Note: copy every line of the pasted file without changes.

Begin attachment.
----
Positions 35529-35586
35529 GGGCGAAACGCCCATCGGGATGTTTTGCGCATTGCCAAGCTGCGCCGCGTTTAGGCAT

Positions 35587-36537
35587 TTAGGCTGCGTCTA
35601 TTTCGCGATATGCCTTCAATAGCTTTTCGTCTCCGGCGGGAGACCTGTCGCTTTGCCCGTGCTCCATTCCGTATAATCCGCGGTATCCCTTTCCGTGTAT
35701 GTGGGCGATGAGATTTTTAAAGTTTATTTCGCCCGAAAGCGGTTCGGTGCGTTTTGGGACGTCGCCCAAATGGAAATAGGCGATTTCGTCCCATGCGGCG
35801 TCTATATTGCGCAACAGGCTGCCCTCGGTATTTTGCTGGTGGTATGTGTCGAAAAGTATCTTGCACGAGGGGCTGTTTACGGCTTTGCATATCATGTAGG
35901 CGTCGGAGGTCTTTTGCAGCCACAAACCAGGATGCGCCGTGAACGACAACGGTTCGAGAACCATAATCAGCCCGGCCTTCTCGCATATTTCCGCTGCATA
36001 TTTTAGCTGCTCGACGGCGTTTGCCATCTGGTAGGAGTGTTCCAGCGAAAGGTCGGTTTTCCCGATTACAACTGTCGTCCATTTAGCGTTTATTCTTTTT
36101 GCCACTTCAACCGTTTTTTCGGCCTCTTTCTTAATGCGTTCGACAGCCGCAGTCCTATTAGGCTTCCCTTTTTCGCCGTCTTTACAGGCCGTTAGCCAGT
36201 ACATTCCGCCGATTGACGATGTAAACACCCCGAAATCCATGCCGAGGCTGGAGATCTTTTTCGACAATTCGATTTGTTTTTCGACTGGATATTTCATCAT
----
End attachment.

Positions 35529-35586
35529 GGGCGAAACGCCCATCGGGATGTTTTGCGCATTGCCAAGCTGCGCCGCGTTTAGGCAT

Positions 35587-36537
35587 TTAGGCTGCGTCTA
35601 TTTCGCGATATGCCTTCAATAGCTTTTCGTCTCCGGCGGGAGACCTGTCGCTTTGCCCGTGCTCCATTCCGTATAATCCGCGGTATCCCTTTCCGTGTAT
35701 GTGGGCGATGAGATTTTTAAAGTTTATTTCGCCCGAAAGCGGTTCGGTGCGTTTTGGGACGTCGCCCAAATGGAAATAGGCGATTTCGTCCCATGCGGCG
35801 TCTATATTGCGCAACAGGCTGCCCTCGGTATTTTGCTGGTGGTATGTGTCGAAAAGTATCTTGCACGAGGGGCTGTTTACGGCTTTGCATATCATGTAGG
35901 CGTCGGAGGTCTTTTGCAGCCACAAACCAGGATGCGCCGTGAACGACAACGGTTCGAGAACCATAATCAGCCCGGCCTTCTCGCATATTTCCGCTGCATA
36001 TTTTAGCTGCTCGACGGCGTTTGCCATCTGGTAGGAGTGTTCCAGCGAAAGGTCGGTTTTCCCGATTACAACTGTCGTCCATTTAGCGTTTATTCTTTTT
36101 GCCACTTCAACCGTTTTTTCGGCCTCTTTCTTAATGCGTTCGACAGCCGCAGTCCTATTAGGCTTCCCTTTTTCGCCGTCTTTACAGGCCGTTAGCCAGT
36201 ACATTCCGCCGATTGACGATGTAAACACCCCGAAATCCATGCCGAGGCTGGAGATCTTTTTCGACAATTCGATTTGTTTTTCGACTGGATATTTCATCAT